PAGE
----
An "unprecedented six-hour television event," the miniseries will examine "God's Jewish Warriors" on Tuesday night, "God's Muslim Warriors" on Wednesday night, and "God's Christian Warriors" on Thursday night. A preview of "God's Christian Warriors," which ran on Friday's "The Situation Room," featured an interview of Jerry Falwell, which was conducted a week before the evangelical pastor's death. As one might expect, Amanpour asked Falwell about his much-publicized connection of the 9/11 attacks with secularism in America, in particular, the legalization of abortion.
A new study published in the journal Science last Friday concluded that the continued burning of oil-related energy products combined with the planting of additional forests is better for the environment than the manufacture and use of biofuels such as ethanol.
In fact, the authors suggested that governments across the globe move away from biofuels as a global warming solution completely, and instead focus moneys and energies on reforestation and increasing the efficiencies involved with the burning of fossil fuels.
Of course you didn't hear about this because no major American press outlet thought it was newsworthy despite media's fascination with anthropogenic global warming.
Fortunately, several British outlets covered this interesting study, including the Guardian (emphasis added):
In an August 19 post at PajamasMedia, journalist and bestselling author Richard Miniter delved into the question of "How the New Republic Got Suckered" in the case of the fabricated stories of military blogger Scott Thomas Beauchamp. Among the questions Miniter raised was if TNR's fact-checking operation is "structurally flawed":
Let’s go into the fact-checking department. Elspeth Reeve was one of three fact-checkers at the magazine.
Did she fact-check her husband’s articles? While it is hard to believe that an established magazine would make such an elementary error, so far no one at the magazine has bothered to address the question. That’s an interesting omission.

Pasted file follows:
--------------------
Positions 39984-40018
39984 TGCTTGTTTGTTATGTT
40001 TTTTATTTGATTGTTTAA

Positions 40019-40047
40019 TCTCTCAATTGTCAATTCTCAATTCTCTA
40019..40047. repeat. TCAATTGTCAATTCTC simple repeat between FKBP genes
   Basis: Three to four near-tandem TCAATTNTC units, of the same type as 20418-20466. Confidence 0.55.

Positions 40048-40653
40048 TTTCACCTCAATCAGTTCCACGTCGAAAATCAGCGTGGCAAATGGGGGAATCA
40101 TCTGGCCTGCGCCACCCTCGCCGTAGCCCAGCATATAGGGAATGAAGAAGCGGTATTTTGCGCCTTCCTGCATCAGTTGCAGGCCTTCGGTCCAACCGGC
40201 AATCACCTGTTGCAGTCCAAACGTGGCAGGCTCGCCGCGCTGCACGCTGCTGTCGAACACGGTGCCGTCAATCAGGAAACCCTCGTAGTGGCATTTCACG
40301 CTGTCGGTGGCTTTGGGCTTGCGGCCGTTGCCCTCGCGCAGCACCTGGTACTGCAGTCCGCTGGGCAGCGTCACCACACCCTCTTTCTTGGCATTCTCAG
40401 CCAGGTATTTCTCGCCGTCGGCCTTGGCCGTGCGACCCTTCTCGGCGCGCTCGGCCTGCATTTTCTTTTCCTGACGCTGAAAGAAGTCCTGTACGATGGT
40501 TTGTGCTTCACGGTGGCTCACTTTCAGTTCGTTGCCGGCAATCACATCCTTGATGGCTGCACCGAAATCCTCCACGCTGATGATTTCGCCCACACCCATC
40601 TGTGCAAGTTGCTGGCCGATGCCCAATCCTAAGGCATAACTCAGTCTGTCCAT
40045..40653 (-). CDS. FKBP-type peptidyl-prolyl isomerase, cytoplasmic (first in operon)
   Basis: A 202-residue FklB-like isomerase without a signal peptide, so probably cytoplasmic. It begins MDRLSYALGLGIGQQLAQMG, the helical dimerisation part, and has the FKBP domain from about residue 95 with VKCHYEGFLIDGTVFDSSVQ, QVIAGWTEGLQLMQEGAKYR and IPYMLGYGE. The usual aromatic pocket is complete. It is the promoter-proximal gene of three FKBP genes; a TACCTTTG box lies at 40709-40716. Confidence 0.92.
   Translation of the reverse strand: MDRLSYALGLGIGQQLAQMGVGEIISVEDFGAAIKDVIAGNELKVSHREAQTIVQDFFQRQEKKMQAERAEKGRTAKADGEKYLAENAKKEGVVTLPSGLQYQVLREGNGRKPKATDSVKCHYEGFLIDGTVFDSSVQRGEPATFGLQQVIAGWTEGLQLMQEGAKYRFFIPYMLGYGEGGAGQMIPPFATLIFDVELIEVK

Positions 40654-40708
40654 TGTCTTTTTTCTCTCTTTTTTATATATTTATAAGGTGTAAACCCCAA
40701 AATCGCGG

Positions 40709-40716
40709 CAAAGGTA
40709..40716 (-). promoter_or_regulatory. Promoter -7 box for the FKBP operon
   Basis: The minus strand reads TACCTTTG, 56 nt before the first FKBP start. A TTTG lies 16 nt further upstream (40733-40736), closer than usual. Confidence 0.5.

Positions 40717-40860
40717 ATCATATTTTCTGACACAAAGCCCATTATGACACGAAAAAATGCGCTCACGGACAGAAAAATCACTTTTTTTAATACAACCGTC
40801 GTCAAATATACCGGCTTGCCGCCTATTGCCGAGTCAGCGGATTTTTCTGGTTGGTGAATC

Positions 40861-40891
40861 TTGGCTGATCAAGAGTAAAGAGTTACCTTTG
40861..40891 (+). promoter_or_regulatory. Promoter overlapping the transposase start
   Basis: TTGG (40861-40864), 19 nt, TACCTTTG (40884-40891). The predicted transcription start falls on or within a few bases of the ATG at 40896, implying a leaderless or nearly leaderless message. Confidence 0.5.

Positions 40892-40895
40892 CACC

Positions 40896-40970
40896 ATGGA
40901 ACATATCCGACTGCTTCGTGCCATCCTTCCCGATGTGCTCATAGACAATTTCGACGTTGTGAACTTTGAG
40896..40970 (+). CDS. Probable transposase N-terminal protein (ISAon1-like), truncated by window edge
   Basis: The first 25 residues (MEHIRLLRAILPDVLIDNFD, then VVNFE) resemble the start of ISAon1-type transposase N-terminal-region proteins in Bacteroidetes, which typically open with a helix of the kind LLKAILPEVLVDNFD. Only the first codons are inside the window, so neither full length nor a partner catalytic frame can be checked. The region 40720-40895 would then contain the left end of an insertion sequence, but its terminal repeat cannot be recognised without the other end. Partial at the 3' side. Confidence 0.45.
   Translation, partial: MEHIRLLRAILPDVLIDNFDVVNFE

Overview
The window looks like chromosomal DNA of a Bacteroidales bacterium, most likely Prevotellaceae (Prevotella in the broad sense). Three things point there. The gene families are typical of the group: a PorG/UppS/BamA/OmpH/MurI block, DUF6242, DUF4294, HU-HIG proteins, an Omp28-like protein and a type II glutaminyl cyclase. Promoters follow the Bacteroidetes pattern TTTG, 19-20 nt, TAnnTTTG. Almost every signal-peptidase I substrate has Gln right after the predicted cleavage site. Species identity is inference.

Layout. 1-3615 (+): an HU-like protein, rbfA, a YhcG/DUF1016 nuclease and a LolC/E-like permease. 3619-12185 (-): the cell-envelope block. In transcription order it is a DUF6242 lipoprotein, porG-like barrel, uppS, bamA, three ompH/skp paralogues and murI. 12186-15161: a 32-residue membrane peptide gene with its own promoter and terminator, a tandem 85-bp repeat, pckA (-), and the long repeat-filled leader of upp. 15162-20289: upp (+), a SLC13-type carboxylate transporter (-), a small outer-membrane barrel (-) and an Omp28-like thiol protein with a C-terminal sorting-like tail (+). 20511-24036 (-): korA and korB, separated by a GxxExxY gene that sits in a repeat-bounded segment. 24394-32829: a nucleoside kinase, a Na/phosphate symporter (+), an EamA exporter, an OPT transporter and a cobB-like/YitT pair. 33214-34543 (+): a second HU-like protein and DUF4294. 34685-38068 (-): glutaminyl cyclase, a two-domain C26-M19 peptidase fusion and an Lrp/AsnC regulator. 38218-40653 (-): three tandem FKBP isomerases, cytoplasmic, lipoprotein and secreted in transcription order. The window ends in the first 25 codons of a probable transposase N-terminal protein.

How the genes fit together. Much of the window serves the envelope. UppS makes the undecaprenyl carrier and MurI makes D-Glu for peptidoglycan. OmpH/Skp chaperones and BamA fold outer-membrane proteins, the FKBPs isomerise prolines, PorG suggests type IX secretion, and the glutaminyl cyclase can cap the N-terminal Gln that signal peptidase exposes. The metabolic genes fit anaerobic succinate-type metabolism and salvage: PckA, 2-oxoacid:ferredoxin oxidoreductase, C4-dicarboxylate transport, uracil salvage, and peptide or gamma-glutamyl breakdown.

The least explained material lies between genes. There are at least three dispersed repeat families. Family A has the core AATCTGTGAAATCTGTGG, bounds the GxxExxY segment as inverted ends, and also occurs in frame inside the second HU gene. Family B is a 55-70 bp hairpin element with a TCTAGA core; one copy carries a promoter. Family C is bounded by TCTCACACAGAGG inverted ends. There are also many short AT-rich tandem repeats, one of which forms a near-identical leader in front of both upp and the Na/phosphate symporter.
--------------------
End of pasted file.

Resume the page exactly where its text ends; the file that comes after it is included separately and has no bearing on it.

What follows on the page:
On Monday, "Good Morning America" reporter John Berman ignored any role that journalists might have in the developing scandal of anonymous individuals altering Wikipedia entries. On the ABC program, Berman alerted viewers to the fact that companies such as Wal-Mart and Starbucks have changed sections in their Wikipedia bios. However, he skipped the recent revelation that both the BBC and New York Times have been linked to derogatory, childish alterations in President Bush’s entry. (CNN covered the story on August 16.)
Berman began the segment by asking viewers how they would feel if they knew "the entry on Wal-Mart was edited by someone inside Wal-Mart? The Starbucks entry? By someone inside Starbucks." He also noted that the CIA has changed its section. However, the ABC reporter failed to explain that a new computer program, which can determine who alters Wikipedia information, traced the culprit behind the addition of the words "jerk, jerk, jerk" to President Bush’s Wikipedia profile. The source? A New York Times computer. There was also no discussion of a similar incident involving the insertion of the word "wanker" to Bush’s entry from a BBC computer.
Even as one of them heatedly denies that she advocates "socialized medicine," it is a fact that each major US presidential candidate on the Democratic side favors some form of nationalized health care. Additionally, while governor of Massachusetts, Republican candidate Mitt Romney was firmly behind health-care legislation that, as commentator John Stossel noted back in May, the Wall Street Journal described as "a death warrant for small business in the Bay State."
Given its potential as a top-tier 2008 presidential campaign issue, you would think that there would be Old Media interest in how nationalized health care is working out in other countries.
But if there was, you would have surely heard about this news a week ago without having to go to British newspapers to learn of it:
Drug companies and campaigners yesterday lost a high court appeal for people in the earliest stages of Alzheimer's to be prescribed on the NHS a £2.50-a-day drug (about $5/day in $US -- Ed.) which is said to provide relief from the symptoms and respite for families.
Over the weekend, Michael Deaver, the PR strategist and campaign manager known best for his work for Ronald Reagan passed away. John Fund has a nice tribute in today's OpinionJournal that focuses on Deaver's innovative work, beginning during the time Reagan was governor of California.